The alignment of blocks is also bit off, but more than that is the sheer strength. What I’ll do is rather than build a mounting block out of 1×6 as we had before, I’ll pick up a piece of 4×4 and cut it in a wedge shape to align the wheels straight, while also mounting flush to the frame. Am I really looking to rebuild these mounts to insure they’re strong enough, or am I not wanting to finish this project? Good question. I’m not sure I can answer that but probably both.

With the rear wheels now mounted, albeit temporarily, we have a rolling kart again. The kids are really excited to see it all back together. I went ahead and pulled it off the stand to get some shots when one of the boys enthusiastically asked if he could take a ride. Sure, why not. I said “It’s not ready to pedal, but I could push you around a bit.” He sat in it and wrapped his hands around the wheel and just grinned ear to ear.

All rev'd up and ready to roll.

He turned the wheel back and forth a bit and off we went down the street. It really was fun to see. I pushed him down the sidewalk and told him to go ahead and turn up the neighbor’s driveway where we would turn around and head back home. I thought I may have even heard him making some engine noises, but then I quickly realized what I heard in fact was the spokes on the front wheels scraping against the lower control arms. Ahh! Abort! Abort!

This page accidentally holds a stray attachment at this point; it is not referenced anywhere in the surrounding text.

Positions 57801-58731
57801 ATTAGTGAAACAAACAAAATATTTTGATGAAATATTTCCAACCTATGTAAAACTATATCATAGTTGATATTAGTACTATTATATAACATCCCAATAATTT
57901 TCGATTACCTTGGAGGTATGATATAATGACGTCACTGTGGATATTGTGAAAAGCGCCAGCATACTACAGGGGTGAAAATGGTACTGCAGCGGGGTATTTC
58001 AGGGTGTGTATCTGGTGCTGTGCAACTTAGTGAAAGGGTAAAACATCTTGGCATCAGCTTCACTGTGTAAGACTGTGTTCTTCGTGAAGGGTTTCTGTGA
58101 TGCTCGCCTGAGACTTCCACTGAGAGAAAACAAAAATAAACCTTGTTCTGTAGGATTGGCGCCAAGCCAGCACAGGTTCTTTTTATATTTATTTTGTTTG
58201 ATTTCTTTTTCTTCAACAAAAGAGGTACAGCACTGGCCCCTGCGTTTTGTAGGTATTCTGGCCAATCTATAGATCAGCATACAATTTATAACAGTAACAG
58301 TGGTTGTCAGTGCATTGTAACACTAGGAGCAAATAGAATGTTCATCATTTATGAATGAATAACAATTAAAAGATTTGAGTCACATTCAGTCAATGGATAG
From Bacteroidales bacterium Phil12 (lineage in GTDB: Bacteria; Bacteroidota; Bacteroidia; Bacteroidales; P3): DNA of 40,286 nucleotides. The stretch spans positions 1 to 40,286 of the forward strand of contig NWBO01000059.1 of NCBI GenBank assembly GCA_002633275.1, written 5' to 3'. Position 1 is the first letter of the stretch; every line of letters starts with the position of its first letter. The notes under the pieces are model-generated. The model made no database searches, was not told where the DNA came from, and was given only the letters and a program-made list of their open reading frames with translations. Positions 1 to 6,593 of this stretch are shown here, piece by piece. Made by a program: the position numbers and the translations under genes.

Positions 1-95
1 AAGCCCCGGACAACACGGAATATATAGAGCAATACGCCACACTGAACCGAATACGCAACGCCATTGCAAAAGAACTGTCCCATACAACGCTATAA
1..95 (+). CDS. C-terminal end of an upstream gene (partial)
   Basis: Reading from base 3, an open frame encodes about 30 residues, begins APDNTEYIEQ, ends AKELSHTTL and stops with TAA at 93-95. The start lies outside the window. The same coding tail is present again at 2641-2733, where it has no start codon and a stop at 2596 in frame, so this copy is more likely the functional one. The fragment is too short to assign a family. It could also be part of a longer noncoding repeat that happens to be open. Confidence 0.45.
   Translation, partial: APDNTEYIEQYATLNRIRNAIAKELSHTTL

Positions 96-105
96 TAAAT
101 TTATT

We limped ‘er back to the garage and I realized that in the haste to get some pictures of it all back together I neglected to put the spacer on the front wheels that moved them towards the outside to clear the arms. I removed the wheels, put our spacers into place, and put it them back on. And also took a mental note to not to make that mistake again.

You can see where our spokes grazed our control arm.

On closer inspection I think I can repair it aesthetically, but I’m worried that a crack may have been introduced. Even if there is I think that the strength of the upper will be strong enough to support it, but I’ll just keep my eye on it. Luckily I can remove it and replace it relatively easily from the bottom of the kart. Yet another loose end that could have me working on this a bit longer.